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July 30, 1993

UNITED STATES OF AMERICA, et al., Defendants.

The opinion of the court was delivered by: CHARLES R. RICHEY

 The Plaintiff in the above-captioned case seeks monetary damages from the Defendants pursuant to the Privacy Act, 5 U.S.C. § 552a, for the Defendants' allegedly willful and intentional release of information about the Plaintiff to a third party. Now pending before the Court is the Defendants' Motion to Dismiss or, in the alternative, for Summary Judgment. The Court, after careful consideration of the submissions of the parties, the exhibits, the applicable law, and the entire record herein, concludes that the Plaintiff has failed to come forward with any evidence that the alleged release of information was intentional or willful. Consequently, the Plaintiff cannot recover monetary damages for the allegedly wrongful release, and summary judgment shall be entered for the Defendants.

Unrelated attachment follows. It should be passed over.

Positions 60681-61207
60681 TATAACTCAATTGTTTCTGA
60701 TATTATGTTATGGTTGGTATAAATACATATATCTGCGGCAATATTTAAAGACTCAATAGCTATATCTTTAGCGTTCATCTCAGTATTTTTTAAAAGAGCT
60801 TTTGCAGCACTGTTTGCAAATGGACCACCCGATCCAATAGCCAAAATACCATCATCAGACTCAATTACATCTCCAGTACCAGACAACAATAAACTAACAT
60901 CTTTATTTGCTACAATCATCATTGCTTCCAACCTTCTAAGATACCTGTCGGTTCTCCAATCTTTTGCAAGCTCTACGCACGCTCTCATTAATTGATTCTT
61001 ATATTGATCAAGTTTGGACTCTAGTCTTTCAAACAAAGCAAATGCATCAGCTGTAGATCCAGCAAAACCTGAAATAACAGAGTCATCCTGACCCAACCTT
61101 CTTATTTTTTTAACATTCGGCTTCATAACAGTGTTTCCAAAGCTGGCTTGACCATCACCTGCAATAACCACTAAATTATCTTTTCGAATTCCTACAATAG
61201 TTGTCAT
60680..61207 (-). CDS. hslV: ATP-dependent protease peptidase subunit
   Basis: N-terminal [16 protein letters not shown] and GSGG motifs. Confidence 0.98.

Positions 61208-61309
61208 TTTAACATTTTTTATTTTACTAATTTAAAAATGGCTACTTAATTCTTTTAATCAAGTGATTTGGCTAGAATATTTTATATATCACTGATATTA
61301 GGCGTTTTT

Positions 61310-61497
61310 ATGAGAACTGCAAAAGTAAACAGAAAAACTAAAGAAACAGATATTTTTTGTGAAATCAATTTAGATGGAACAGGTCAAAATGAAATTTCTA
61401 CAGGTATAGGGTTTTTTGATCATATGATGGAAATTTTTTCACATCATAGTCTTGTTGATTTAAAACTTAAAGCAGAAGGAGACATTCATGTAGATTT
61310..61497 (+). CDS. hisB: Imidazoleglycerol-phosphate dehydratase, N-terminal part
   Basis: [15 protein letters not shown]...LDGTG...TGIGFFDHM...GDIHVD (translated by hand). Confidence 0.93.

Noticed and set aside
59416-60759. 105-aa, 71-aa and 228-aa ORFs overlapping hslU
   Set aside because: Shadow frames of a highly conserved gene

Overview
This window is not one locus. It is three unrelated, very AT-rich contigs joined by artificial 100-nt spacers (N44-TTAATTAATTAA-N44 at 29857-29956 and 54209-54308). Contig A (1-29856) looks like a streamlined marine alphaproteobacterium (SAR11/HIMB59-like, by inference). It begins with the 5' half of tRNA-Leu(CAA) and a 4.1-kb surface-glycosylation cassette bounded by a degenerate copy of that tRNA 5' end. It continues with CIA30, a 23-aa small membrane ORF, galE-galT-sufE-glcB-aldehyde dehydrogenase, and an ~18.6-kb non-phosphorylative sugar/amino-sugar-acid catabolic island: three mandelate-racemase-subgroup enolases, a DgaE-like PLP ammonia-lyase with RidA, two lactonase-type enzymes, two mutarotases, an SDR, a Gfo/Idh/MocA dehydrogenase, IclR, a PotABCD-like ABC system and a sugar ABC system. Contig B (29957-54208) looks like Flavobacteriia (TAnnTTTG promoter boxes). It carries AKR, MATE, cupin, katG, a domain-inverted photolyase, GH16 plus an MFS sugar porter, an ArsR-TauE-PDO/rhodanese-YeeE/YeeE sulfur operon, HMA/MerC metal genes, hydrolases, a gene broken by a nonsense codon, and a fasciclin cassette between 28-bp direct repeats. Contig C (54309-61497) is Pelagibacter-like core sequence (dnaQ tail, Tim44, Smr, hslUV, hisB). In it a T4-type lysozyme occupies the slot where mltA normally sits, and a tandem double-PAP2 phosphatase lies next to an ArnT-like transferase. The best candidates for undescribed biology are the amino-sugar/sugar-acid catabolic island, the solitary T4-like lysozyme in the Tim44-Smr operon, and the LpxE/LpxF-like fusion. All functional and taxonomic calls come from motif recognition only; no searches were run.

The Plaintiff, David Sterling ("Sterling"), is a prisoner who provided certain information regarding his cellmate, Lawrence Pekoske ("Pekoske"), during the course of a disciplinary hearing against Pekoske. The information was provided with a promise of confidentiality from prison authorities. On October 5, 1990, Pekoske made a request for certain of his prison records pursuant to the Freedom of Information Act, 5 U.S.C. § 552 ("FOIA"). The Defendant Bureau of Prisons released a memorandum in redacted form that related to Pekoske's disciplinary hearing. The memorandum did not contain Sterling's name, but Sterling contends that the memorandum enabled Pekoske to identify Sterling as a confidential informant in the prison proceedings.